A 19th Cup Final is now in our midst after a fraught win requiring extra time under the arch of Wembley Stadium.

Arsene Wenger before the match referred to his “love story” with the oldest Cup competition in football – and he can also look back on yet another semi-final which teetered between triumph & tragedy so delicately

Aside from the Cup win of 2005 Vs Manchester United, every Semi-Final win was achieved by a slender single-goal margin or in last seasons case – spot-kicks. It would seem tradition is something that runs through every vein of our club, including results.

The match saw a line-up that took nothing for granted, despite our opponents lowly League position. Aside from Gibbs, Debuchy and Welbeck in for Monreal, Bellerin and Giroud – and the continuation of our ‘Cup Keeper’ schedule which saw Szczesny between the sticks – the team rolled out onto the Wembley turf stronger for their excellent League form and surprisingly fit squad.

A boost was also to be found on the bench, with Jack Wilshere finally being able to claim full fitness after several run-outs for the Under-21’s with Abou Diaby and our Captain Mikel Arteta. Our team was in rude health in every sense of the word.

The match though, despite a plethora of optimistic pointers, panned out in a methodical manner which normally sees our team struggle a la Monaco and last seasons awful encounter with then Cup holders Wigan.

Ramsey starting on the right of midfield can be rather effective when linking up with Giroud, but he became mired in scrappy play. The same can be said for Welbeck, who started to drop deeper and wider to influence proceedings.

Even Sanchez induced frustration with his insistence on keeping the ball for that extra second to beat an already humiliated opponent. The negative feelings didn’t last long though, as the ice-cool Özil found the tireless Chilean with a lofted ball into the box. He controlled the ball from the air, beat his marker before adapting his feet in such a way to shoot the ball early, which was enough to befuddle Federici. 1-0.

It would continue that way past the half time whistle. The 2nd half though, signalled the inevitable pressure which we seemingly invited upon ourselves. Reading, Jamie Mackie especially, ran themselves ragged in an attempt to claw themselves to an even footing, which they achieved thanks to Mccleary finding a pocket of space at the back post to fire a first time effort toward goal. The speed of the shot, a cruel deflection off Gibbs and a slight hint of tardiness to get into position combined to rob Szczesny of his clean sheet.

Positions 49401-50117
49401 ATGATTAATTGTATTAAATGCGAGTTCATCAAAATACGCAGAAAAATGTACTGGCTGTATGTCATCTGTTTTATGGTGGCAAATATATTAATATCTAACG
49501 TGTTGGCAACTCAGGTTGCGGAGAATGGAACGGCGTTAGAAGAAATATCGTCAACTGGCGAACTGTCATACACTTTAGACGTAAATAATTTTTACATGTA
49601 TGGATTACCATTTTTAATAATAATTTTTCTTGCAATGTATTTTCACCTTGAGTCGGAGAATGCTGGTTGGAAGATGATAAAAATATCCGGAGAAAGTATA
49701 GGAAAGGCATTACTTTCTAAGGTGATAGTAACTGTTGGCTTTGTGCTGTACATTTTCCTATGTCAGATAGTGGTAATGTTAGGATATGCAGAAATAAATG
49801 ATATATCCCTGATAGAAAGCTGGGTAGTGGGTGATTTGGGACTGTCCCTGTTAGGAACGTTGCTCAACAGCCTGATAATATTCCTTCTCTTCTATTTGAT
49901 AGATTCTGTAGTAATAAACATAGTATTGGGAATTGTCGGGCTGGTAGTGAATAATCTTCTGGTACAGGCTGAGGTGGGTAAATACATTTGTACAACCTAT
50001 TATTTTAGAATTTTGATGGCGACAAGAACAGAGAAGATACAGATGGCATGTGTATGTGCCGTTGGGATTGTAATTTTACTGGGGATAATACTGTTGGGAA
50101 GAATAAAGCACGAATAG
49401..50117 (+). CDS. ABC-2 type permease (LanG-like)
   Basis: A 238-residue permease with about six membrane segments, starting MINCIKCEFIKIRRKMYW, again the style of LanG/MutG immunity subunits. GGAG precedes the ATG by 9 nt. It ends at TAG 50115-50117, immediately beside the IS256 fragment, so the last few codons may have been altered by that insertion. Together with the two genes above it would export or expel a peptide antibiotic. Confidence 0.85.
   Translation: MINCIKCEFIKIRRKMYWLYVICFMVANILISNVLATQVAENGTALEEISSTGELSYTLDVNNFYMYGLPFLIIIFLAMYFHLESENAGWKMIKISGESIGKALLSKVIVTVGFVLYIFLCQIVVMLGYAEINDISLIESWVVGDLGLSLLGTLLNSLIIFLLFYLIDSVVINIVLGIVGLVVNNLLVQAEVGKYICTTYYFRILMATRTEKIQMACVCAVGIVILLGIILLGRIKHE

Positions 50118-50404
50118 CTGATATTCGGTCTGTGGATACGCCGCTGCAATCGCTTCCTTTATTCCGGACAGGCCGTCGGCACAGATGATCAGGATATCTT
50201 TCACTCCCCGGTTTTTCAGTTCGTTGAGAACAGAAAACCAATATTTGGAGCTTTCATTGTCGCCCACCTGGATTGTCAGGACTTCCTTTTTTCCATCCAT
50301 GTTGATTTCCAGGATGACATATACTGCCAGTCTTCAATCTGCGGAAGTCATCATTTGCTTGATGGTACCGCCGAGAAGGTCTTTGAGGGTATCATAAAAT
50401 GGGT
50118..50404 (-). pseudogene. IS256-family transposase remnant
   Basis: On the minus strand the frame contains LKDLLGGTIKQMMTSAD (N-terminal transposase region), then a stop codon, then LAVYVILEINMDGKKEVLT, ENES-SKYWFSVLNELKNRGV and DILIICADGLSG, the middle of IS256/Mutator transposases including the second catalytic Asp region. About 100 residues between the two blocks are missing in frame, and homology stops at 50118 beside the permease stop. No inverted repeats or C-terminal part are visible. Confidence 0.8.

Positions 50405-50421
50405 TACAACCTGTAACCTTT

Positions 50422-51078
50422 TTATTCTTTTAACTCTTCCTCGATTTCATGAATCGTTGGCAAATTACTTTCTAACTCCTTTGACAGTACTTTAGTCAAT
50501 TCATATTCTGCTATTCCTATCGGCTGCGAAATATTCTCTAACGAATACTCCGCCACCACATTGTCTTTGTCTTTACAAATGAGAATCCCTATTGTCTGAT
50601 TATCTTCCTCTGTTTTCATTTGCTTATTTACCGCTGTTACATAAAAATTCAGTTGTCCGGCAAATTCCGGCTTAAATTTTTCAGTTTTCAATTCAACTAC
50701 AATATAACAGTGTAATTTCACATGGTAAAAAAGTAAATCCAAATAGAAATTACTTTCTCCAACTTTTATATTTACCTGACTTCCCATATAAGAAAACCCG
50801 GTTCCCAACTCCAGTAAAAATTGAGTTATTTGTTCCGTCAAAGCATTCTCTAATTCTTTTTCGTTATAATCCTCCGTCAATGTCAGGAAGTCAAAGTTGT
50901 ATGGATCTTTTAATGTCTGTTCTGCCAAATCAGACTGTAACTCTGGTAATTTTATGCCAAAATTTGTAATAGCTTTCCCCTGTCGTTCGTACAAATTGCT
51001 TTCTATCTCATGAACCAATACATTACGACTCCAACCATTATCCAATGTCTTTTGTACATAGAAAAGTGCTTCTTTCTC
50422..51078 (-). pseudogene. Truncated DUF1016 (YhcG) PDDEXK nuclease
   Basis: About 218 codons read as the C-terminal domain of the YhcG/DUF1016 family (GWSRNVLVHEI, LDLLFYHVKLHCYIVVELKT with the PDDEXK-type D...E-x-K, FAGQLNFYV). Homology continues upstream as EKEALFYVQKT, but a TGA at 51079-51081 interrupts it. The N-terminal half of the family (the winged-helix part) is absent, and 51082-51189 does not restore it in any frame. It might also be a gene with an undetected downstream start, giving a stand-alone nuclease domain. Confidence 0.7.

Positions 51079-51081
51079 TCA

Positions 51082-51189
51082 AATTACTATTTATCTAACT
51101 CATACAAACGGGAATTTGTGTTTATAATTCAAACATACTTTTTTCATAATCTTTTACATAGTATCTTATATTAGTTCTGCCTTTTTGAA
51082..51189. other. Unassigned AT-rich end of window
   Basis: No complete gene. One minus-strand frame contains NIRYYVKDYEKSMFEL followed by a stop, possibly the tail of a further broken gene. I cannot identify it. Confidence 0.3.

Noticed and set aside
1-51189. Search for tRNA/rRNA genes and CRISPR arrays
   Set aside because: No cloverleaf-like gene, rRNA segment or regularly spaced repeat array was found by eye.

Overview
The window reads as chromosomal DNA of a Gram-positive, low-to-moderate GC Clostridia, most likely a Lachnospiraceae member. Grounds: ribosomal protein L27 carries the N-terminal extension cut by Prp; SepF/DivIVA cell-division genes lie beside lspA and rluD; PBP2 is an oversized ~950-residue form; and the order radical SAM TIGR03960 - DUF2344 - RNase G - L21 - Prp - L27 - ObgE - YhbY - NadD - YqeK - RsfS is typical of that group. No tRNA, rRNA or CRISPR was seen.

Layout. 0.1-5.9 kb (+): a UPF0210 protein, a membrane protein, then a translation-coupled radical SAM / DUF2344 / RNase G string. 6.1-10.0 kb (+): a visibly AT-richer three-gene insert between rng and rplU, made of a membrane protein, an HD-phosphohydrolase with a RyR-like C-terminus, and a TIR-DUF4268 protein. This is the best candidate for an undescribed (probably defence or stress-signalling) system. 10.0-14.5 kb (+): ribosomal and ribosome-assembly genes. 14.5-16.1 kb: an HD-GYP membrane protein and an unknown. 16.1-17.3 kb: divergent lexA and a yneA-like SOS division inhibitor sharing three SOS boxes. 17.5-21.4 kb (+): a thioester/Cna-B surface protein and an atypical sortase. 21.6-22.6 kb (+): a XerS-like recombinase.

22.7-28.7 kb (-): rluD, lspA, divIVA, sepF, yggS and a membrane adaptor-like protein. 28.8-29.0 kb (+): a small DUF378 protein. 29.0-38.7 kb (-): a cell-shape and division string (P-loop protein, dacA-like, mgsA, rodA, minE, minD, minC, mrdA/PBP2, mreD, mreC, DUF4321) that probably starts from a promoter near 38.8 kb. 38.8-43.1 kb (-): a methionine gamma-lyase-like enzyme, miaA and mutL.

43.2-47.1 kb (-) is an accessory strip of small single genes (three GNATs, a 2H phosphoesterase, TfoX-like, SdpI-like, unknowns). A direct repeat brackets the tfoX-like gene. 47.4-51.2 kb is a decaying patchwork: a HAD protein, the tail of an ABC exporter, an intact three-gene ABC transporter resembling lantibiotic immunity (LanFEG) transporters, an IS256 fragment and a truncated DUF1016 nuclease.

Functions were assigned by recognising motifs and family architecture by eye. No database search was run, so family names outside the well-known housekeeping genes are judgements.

The same old story. Another semi, another tale of an adversary  who was brimming with endeavour but lacked the sparkle to really cleave open our hesitant defence.

We invited them to attack but we continued to press them. We needed someone to hold the ball so reinforcements could arrive. On came the perfect man to initiate the one-two’s and intricate passing and moving we had tried and failed to pull off. Giroud arrived in place of an unfortunate Welbeck.

It worked. Ramsey seemed far more effective now his partner in crime was on the field. Worryingly though, our Skipper for the day Mertesacker, had to be subbed due to injury, with Gabriel taking his place.

All to no avail though, as the full time whistle blew with the scores still level. Not for long.

Sanchez, who once more proved that not only does he give an unpredictable edge in attack but is also a brilliant first line of defence, took matters into his own hands after 15 minutes of hand-wringing nervousness for us fans.  Receiving the ball out wide, a now wary Reading defence backed off the perilous South American. He ate up the space and, upon seeing no options but now in the box, swung his monstrously muscled leg. Federici, who had earlier kept out a venomous  Gabriel header, could only funnel the shot through his legs and – in what seemed like torturous slow-motion, watch as the ball trickled over the line.


It was enough – and every Gooner attending, every Arsenal fan watching on TV or via internet stream – would have taken it before kick-off. We saw a fleeting appearance of Theo Walcott who helped to run down the clock and then the shrill blast of the referee’s whistle signalled the continuation of our attempt to hold onto the Cup.

Every fan should’ve been satisfied with transit to the Cup Final. It wasn’t the prettiest and it was arduous to watch, but Semi-Finals are a means to an end. They are simply there to win no matter how it is achieved. Our record is rather admirable with hindsight. Not one person will look back on this Cup campaign in 20 years and point a critical finger at the manner of our win.

Currently though, I’ve seen words of discontent regarding team selection, ease of the win and margin of victory. Pretty ridiculous in my humble opinion. We’ve achieved another Cup Final and got past a foe which put every fibre of their being on the line. Of course we should expect to beat lower league opponents,with our squad we should aim for supremacy in most games, but we are through. I for one am more than happy.

One look at our past semi-final results tells you what we should have expected – and it indeed came to pass. We’ve emerged unscathed and can now look forward to hopefully recreating another heavenly Final outing akin to last season.

All together now, ” She Wore, She Wore, She Wore a Yellow Ribbon…”